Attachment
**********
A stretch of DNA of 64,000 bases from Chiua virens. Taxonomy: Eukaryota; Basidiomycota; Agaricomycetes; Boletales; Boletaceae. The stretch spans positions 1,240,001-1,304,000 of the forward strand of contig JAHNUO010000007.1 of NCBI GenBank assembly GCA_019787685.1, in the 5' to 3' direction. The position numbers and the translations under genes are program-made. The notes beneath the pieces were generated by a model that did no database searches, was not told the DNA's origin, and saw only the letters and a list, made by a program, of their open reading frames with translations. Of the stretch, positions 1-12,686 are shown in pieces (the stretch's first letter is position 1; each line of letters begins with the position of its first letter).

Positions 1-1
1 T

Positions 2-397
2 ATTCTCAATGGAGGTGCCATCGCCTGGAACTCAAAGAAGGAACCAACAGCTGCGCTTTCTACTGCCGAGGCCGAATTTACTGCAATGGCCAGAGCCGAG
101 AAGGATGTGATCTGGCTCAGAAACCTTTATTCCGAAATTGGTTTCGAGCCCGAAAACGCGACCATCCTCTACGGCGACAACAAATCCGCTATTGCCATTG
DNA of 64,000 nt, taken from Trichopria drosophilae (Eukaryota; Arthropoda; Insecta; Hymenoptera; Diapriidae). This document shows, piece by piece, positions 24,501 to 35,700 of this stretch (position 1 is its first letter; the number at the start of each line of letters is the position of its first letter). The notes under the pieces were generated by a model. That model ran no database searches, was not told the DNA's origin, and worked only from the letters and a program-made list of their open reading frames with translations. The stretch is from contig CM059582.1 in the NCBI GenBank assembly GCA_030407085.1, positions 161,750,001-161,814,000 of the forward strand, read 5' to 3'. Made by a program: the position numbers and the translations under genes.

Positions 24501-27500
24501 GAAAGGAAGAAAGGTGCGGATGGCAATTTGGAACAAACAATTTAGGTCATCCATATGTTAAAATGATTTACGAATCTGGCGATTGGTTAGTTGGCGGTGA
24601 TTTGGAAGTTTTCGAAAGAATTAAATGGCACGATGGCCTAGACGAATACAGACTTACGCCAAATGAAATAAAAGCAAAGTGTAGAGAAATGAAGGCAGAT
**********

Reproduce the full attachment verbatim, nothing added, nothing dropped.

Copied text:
A stretch of DNA of 64,000 bases from Chiua virens. Taxonomy: Eukaryota; Basidiomycota; Agaricomycetes; Boletales; Boletaceae. The stretch spans positions 1,240,001-1,304,000 of the forward strand of contig JAHNUO010000007.1 of NCBI GenBank assembly GCA_019787685.1, in the 5' to 3' direction. The position numbers and the translations under genes are program-made. The notes beneath the pieces were generated by a model that did no database searches, was not told the DNA's origin, and saw only the letters and a list, made by a program, of their open reading frames with translations. Of the stretch, positions 1-12,686 are shown in pieces (the stretch's first letter is position 1; each line of letters begins with the position of its first letter).

Positions 1-1
1 T

Positions 2-397
2 ATTCTCAATGGAGGTGCCATCGCCTGGAACTCAAAGAAGGAACCAACAGCTGCGCTTTCTACTGCCGAGGCCGAATTTACTGCAATGGCCAGAGCCGAG
101 AAGGATGTGATCTGGCTCAGAAACCTTTATTCCGAAATTGGTTTCGAGCCCGAAAACGCGACCATCCTCTACGGCGACAACAAATCCGCTATTGCCATTG
DNA of 64,000 nt, taken from Trichopria drosophilae (Eukaryota; Arthropoda; Insecta; Hymenoptera; Diapriidae). This document shows, piece by piece, positions 24,501 to 35,700 of this stretch (position 1 is its first letter; the number at the start of each line of letters is the position of its first letter). The notes under the pieces were generated by a model. That model ran no database searches, was not told the DNA's origin, and worked only from the letters and a program-made list of their open reading frames with translations. The stretch is from contig CM059582.1 in the NCBI GenBank assembly GCA_030407085.1, positions 161,750,001-161,814,000 of the forward strand, read 5' to 3'. Made by a program: the position numbers and the translations under genes.

Positions 24501-27500
24501 GAAAGGAAGAAAGGTGCGGATGGCAATTTGGAACAAACAATTTAGGTCATCCATATGTTAAAATGATTTACGAATCTGGCGATTGGTTAGTTGGCGGTGA
24601 TTTGGAAGTTTTCGAAAGAATTAAATGGCACGATGGCCTAGACGAATACAGACTTACGCCAAATGAAATAAAAGCAAAGTGTAGAGAAATGAAGGCAGAT